The CFL is expected to announce on Jan. 23, 2020 that it will stage a regular-season game between the Toronto Argonauts and Saskatchewan Roughriders in Nova Scotia. (Photo by THE CANADIAN PRESS)

CFL to stage Toronto-Saskatchewan regular-season contest in Halifax

The CFL is returning to Halifax.

A CFL source says the league will announce Thursday it will stage a regular-season game between the Toronto Argonauts and Saskatchewan Roughriders in the Nova Scotia capital.

The contest, with the Argos as the home team, will be played July 25 at Huskies Stadium at Saint Mary’s University.

The source was granted anonymity because the league has not publicly announced the site of the game.

It will be the first regular-season game played at Saint Mary’s. The CFL held an exhibition contest there in 2005.

The previous four Touchdown Atlantic games were held in Moncton, N.B. Last year, the Montreal Alouettes defeated Toronto 28-22 before 10,126 spectators at Croix-Bleue Medavie Stadium.

That stadium’s seating capacity can be expanded to 20,725, but there was no expansion for last year’s contest.

Schooners Sports and Entertainment (SSE), a group trying to secure a CFL expansion franchise for Halifax, will again sponsor the game. It did so last year as well.

Last month, Halifax Regional Municipality voted in favour of providing a one-time $20-million contribution to a proposed CFL-friendly stadium so long as it was located at a site other than Shannon Park. SSE had settled on a six- to eight-hectare site at Shannon Park, a surplus military site in north-end Dartmouth, for $110-million stadium.

But a report suggested Shannon Park lacks transportation options to get spectators to and from the venue and the site would need millions of dollars in infrastructure investment.

CFL commissioner Randy Ambrosie has remained bullish on Halifax becoming the league’s 10th franchise, but has stated repeatedly it’s contingent on a suitable stadium being built in the largest city in Atlantic Canada.

This year’s Touchdown Atlantic will feature two teams which finished at opposite ends of the spectrum last season.

Saskatchewan, under first-year head coach Craig Dickenson, finished atop the West Division with a 13-5 record. Quarterback Cody Fajardo was a finalist for the CFL’s outstanding player award after finishing as the league’s passing leader (4,302 yards).

Saskatchewan’s season, though, ended with a 20-13 home loss to the eventual Grey Cup-champion Winnipeg Blue Bombers in the conference final.

Toronto, meanwhile, missed the CFL playoffs for a second straight year. The Argos finished third in the East Division standings with a 4-14 record, with three of those wins coming against the league-worst Ottawa Redblacks.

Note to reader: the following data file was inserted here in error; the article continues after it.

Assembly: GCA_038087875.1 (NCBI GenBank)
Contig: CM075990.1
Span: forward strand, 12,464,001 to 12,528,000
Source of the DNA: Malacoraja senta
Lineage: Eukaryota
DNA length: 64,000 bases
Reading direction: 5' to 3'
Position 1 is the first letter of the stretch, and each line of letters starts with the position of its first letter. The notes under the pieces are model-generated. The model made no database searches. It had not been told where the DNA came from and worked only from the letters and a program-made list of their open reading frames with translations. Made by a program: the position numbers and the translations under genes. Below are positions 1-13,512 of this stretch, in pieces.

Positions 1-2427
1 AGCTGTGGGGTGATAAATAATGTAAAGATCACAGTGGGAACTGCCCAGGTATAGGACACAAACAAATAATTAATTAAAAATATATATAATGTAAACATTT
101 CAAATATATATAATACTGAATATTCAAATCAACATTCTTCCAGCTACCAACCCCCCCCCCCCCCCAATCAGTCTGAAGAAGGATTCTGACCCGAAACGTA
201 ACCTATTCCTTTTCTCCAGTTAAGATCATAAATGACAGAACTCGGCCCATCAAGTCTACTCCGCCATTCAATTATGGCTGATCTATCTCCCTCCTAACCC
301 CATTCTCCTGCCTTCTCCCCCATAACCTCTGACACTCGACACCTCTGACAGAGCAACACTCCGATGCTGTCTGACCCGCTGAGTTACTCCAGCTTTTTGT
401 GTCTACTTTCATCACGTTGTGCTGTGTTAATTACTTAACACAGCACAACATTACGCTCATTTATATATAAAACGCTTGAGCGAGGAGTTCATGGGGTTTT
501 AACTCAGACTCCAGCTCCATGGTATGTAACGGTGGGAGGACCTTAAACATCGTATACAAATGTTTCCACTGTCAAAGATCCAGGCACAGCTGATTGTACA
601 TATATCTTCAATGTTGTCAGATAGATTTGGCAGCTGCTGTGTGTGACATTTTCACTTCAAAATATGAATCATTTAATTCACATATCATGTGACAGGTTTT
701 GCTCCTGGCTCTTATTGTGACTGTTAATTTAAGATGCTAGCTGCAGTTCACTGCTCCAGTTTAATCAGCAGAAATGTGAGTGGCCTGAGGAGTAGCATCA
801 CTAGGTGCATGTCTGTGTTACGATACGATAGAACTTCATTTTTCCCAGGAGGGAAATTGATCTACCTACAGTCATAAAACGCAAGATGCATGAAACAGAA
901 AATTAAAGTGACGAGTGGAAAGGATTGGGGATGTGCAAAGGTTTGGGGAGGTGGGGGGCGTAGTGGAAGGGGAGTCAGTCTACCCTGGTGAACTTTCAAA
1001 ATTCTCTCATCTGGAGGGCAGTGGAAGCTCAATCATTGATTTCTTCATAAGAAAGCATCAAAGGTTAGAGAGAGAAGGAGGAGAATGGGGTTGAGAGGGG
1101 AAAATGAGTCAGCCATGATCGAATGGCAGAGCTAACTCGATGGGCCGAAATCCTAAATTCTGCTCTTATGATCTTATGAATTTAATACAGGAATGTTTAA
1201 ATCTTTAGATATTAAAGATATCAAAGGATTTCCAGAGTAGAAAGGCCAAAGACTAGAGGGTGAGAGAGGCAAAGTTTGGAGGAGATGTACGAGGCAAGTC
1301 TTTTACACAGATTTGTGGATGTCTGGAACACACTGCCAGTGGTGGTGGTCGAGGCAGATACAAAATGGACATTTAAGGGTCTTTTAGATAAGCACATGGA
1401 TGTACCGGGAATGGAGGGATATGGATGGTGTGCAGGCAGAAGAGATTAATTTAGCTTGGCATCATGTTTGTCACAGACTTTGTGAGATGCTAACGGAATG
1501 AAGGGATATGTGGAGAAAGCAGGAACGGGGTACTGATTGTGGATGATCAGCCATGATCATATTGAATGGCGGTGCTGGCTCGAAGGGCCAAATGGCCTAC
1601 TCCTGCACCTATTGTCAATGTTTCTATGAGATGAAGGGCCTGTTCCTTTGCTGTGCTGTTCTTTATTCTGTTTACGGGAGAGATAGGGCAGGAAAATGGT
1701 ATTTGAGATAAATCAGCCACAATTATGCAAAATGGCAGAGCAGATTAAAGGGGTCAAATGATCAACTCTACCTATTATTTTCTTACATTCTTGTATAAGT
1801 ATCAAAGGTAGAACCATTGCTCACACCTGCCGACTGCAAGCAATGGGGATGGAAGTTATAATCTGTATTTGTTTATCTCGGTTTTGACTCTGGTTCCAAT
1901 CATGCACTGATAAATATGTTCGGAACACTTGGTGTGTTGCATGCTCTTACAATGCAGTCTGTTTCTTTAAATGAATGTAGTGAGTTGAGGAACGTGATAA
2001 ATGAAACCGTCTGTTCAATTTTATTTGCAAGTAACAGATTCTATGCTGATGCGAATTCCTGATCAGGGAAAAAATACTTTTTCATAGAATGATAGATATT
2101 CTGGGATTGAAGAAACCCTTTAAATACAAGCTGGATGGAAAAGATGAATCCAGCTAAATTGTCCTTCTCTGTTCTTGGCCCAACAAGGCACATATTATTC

Toronto has a new head coach in Ryan Dinwiddie, a former quarterbacks coach with the Calgary Stampeders. Toronto fired previous head coach Corey Chamblin after just one season in the job.

Toronto will give up a home game at BMO Field this season to participate in this contest. This will be the fourth Touchdown Atlantic appearance for the Argos, who played in the inaugural contest — a 16-16 exhibition tie with Hamilton in 2005.

Toronto had the CFL’s worst attendance last year, averaging 10,652 spectators in six home games — another home game was the Touchdown Atlantic game in Moncton while the club didn’t provide attendance figures for two others dates at BMO Field.

Saskatchewan was one of the CFL’s top draws. The Riders averaged more than 30,000 spectators at Mosaic Stadium and twice attracted more than 33,000 fans to their games.

Saskatchewan also drew 33,300 for the West Division final, which Winnipeg won 20-13.

Ticket prices were an issue for last year’s Touchdown Atlantic contest in Moncton. When the game was confirmed in March, tickets started at $65 but were later reduced to as low as $29.

The $29 tickets were in a general-admission area in one of the end zones at Croix-Bleue Medavie Stadium. Tickets in the other end zone, also general admission, were $45 while the cheapest grandstand ticket was $65.

The original ticket prices for the game were significantly higher than what both Toronto ($21) and Montreal ($26) had as their cheapest seats last year

Fans who purchased tickets at higher prices were offered credit towards additional tickets, credit for season tickets for the Atlantic Schooners’ proposed first season in the CFL or a refund for the difference between the price points.

This report by The Canadian Press was first published Jan. 22, 2020.

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